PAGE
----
Today we announce the panel of industry experts who will shortlist the applications for the Institute of Imagination’s second Cultural Residency at the Imagination Lab, exploring the theme of Empathy.
Introducing the panel
With expertise spanning the performing arts, child and youth engagement, visual arts, architecture, design and empathy, we’re thrilled to welcome this impressive panel to the Imagination Lab, to support us in finding our next resident or resident group to work with our audiences over the next few months.
‘We believe that the Imagination Lab is London’s most innovative and imaginative space for learning and discovery and now, for our second Cultural Residency, we’re searching for a dynamic and collaborative performance-based project to bring a new energy to the space. We’ve received over 60 applications for the residency, combining disciplines and spanning arts, sciences and digital technologies. It is a pleasure to welcome such an expert panel of judges to help us find a concept that will ignite our visitors’ imaginations and bring together children and adults alike to explore the theme of empathy, a theme which is relevant to our changing world now more than ever, in a meaningful and collaborative way.”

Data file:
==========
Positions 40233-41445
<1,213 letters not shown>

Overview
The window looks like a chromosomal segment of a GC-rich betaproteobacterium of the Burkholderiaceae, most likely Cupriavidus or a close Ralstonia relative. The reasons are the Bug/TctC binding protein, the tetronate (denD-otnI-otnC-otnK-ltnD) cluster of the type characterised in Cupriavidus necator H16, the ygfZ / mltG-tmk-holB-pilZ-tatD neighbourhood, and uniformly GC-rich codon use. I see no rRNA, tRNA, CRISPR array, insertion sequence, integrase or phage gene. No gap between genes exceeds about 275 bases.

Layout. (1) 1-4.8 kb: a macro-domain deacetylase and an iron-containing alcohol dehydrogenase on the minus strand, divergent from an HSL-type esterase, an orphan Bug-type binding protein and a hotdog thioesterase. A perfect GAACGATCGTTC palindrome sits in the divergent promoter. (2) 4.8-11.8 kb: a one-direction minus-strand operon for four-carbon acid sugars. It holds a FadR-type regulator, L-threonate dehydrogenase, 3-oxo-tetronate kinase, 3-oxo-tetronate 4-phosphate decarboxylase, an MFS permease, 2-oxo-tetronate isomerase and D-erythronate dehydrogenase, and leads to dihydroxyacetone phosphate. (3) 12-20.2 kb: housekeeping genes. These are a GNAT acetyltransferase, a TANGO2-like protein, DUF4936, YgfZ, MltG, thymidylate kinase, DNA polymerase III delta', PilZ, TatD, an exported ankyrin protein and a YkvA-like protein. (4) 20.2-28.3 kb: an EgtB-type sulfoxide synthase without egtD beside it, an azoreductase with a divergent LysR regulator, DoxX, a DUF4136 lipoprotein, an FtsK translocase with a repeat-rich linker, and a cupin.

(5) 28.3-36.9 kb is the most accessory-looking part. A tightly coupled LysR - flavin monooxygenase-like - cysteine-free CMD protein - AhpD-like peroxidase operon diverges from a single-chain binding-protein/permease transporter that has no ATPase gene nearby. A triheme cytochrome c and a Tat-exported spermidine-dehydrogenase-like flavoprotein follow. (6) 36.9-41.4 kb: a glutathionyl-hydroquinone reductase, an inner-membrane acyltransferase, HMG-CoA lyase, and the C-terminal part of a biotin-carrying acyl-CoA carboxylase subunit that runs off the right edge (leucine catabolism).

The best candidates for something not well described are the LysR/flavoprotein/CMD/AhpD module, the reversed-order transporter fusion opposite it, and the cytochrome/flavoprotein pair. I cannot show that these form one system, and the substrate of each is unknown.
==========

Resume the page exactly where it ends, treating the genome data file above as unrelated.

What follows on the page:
Gareth Binns, Chief Executive of the Institute of Imagination
Kimberley is a freelance dancer, choreographer and teacher and a Candoco Artist, including teaching for Candoco Dance Company nationally and internationally. Kimberly co-teaches the Candoco youth group, Cando2 at The Place, and is Dancer-In-Residence for GOSH Arts at Great Ormond Street Children’s Hospital. Alongside this, she runs her own inclusive contemporary dance company, Subtle Kraft Co., which she formed with fellow dancer Anna Bergström. Kimberly, pictured centre as part of Moments: Revisited, brings a wealth of performing arts and audience engagement expertise to our panel. Image from ‘Moments: Revisited’, photography by Roswitha Chesher